How to be the Best Parent you can be during a Pandemic: Part 3 of 4 in the Series

By Laura Chackes, Psy.D.

There’s no question that we are all in over our heads when it comes to managing life during this pandemic. For parents, this has been exceptionally hard, as we’ve been expected to not only figure out how to adjust our own lives around all of these changes, but also care for and manage the lives of our children. Yet, this is what being a parent is all about, right? Therefore we should all manage it with ease, just like a quick look through our social media posts make it seem.

All sarcasm aside, this pandemic has hit parents very hard. Seeing our children struggle with drastic changes that they don’t fully understand, all while we don’t really understand it all ourselves, has put even the most confident and competent parents on edge. While there are certainly no easy answers to any of this, here are a few tips to help you get started on your path to becoming the best version of yourself that you can be during these challenging times.

Manage your own stress

  • Like putting on your own mask on an airplane first, you can’t help your child or teen when you are not managing your own emotions.
  • They pick up on your emotions even if you are not aware that you are outwardly expressing them.
  • You can be a role model without saying a word by taking deep breaths, taking a walk, walking away instead of reacting, and going to therapy yourself if needed.

Create routine and structure

  • With so many changes to their schedules and so much uncertainty about when the next change will occur, your child needs to know that somethings will remain the same. 
  • Set regular times for waking up, showering, meals, etc whenever possible.
  • Create a schedule with your teen for when they will do their schoolwork
  • Plan fun activities regularly like weekly movie or game nights so that they have something to look forward to each week.

Listen to what your child or teen wants

  • Ask your child how you can help and do as much of what they tell you as possible.
  •  If they say they don’t want to talk, let them know that you are there if they change their mind and then give them space.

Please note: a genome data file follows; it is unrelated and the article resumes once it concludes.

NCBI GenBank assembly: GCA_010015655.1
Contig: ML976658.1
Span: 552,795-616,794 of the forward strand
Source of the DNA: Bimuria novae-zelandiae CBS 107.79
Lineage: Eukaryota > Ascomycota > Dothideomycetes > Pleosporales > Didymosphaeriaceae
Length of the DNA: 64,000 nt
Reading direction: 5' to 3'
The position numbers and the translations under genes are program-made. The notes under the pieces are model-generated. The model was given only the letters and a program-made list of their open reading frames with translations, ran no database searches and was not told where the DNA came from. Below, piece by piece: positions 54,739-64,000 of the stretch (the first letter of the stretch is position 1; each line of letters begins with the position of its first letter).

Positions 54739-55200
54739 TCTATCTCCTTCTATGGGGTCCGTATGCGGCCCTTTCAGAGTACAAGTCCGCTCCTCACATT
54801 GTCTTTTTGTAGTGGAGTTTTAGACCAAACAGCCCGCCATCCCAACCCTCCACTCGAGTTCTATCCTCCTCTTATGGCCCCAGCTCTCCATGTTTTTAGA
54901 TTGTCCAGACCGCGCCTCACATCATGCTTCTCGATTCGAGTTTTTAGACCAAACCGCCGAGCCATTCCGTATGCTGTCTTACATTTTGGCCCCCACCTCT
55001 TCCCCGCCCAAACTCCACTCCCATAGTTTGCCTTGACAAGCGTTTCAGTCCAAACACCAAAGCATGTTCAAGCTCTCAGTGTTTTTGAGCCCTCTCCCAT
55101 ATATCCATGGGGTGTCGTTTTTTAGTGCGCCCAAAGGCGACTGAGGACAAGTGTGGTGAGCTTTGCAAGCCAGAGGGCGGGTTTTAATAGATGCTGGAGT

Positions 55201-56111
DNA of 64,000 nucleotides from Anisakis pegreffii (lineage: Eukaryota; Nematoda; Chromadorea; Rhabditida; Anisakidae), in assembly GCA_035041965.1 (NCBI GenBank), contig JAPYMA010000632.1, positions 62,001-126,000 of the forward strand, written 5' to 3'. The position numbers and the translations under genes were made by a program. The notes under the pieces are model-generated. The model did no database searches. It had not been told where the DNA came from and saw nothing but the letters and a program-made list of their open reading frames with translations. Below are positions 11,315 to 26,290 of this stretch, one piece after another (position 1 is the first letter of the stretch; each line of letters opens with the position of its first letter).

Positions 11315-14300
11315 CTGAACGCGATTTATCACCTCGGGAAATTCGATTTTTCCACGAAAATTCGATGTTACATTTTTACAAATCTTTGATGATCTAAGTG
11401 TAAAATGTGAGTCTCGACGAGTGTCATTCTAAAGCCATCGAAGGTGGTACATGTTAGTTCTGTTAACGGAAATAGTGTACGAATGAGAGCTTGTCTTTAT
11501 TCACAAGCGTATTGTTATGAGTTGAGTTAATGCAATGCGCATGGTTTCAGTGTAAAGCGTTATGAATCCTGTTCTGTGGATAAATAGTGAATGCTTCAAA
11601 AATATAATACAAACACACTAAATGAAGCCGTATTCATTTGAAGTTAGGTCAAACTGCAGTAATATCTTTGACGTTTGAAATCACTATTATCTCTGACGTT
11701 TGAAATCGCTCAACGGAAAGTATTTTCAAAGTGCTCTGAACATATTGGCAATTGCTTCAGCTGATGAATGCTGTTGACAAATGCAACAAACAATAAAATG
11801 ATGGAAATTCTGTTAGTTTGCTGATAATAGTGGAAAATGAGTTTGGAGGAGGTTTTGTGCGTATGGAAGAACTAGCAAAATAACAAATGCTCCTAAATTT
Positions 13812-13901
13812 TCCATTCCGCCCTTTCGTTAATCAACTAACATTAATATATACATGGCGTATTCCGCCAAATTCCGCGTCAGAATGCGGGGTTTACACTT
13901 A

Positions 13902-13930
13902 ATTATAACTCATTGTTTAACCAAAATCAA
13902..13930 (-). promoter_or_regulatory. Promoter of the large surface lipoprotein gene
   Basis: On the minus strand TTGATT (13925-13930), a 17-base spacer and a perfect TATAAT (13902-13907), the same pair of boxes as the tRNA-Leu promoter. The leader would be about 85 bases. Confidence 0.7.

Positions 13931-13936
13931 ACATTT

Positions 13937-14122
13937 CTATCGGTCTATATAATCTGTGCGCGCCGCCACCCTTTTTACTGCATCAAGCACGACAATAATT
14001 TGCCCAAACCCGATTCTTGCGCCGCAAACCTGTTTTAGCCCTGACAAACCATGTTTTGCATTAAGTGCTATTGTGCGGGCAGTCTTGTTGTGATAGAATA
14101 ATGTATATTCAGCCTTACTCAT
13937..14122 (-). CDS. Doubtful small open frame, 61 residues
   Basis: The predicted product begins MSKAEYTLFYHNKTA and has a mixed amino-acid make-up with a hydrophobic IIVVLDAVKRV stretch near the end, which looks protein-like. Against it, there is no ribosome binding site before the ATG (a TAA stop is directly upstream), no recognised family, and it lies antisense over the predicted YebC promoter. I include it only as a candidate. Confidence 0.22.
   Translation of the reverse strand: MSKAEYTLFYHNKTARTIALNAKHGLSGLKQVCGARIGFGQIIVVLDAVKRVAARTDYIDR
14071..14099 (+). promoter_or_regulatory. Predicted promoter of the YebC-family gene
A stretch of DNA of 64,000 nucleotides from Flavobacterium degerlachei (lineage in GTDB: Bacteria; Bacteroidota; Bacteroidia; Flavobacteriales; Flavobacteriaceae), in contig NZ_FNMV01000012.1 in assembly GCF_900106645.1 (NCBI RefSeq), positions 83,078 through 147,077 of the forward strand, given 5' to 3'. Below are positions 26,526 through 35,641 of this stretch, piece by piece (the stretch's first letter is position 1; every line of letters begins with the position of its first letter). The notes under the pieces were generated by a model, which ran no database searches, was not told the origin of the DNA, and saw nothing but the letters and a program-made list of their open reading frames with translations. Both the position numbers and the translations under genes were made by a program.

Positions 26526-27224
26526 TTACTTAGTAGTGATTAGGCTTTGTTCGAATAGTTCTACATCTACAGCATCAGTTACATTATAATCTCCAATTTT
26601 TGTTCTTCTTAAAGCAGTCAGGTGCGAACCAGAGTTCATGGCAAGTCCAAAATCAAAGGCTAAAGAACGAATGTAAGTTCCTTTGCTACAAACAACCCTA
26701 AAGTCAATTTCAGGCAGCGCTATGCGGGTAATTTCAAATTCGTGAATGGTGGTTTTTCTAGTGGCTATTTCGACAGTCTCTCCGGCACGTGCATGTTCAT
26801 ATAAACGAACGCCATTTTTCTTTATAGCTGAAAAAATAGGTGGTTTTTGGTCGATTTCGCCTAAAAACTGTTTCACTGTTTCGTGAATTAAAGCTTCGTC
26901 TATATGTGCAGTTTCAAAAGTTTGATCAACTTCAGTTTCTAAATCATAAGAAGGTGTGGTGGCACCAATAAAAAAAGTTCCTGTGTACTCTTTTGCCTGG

• Even the best advice from the best experts is not better than what your child tells you they need. Every child is different and your child or teen often knows what they need much more than you think they do.

Be collaborative

  • Approach your child or teen with curiosity about how you can solve whatever problem they’re having together.
  • It’s healthy for your older child or teen to want more independence, so let them take the lead in coming up with a plan.
  • Hold back from giving advice and telling them what to do, and instead help them learn to figure it out by asking questions.

Get moving

  • Physical activity is one of the best ways to reduce stress for both you and them.
  • Children and teens are often more likely to talk while walking because they don’t have to look you in the eye and the movement helps relieve the pressure of the conversation.
  • Ask your child to choose an activity or sport that you can play together so that you can both enjoy exercising (e.g. basketball, yoga, tennis, jogging, dancing, etc).

Use mindfulness to create a healthy bedtime ritual

  • Everyone benefits from bedtime routines, even adults, so creating this ritual with your child or teen will help them throughout their lives.
  • Ten minutes of one-on-one time with your child each evening goes a long way in strengthening attachments and reducing misbehavior during the day.
  • Creating a routine around mindfulness will help your child (and probably you too) sleep better and have the best chance of success the next day.
  • You can start by using an app like Headspace, Calm, or Insight Timer and listening to a guided meditation together.
  • To establish all of the benefits that mindfulness has to offer, and to overcome the obstacles that often get in the way of a regular practice, join one of our upcoming mindfulness courses.

Tap into your support network often

  • Even the best parents often cannot do this all on their own.
  • If you are struggling, it is likely that your friends and family members are too, so by reaching out you may be not only helping yourself and your children, but your friends and family too by providing mutual support.
  • Asking for help is often one of the hardest things to do, but it can also be the most rewarding for both the help seeker and giver.
  • In addition to your loved ones, you can also seek support online through Facebook groups for parents in your area or with children similar to your own, or through your child’s school district that often have helpful events for parents.

Know when to seek professional help

  • Pay attention to signs that your child may need professional help, such as a marked change in their behavior (i.e. staying in their room all the time, not completing homework on time, arguing more than normal, not eating as much, sleeping more than normal, etc), a decrease in their social or academic functioning, suicidal thoughts, or self-harm.
  • Even if these signs aren’t evident, if your child or teen is struggling, and either you or they want to talk to someone about it, it never hurts to go.
  • The professional will tell you if they think that your child or teen doesn’t need help, so it never hurts to get it checked out if you’re in doubt.

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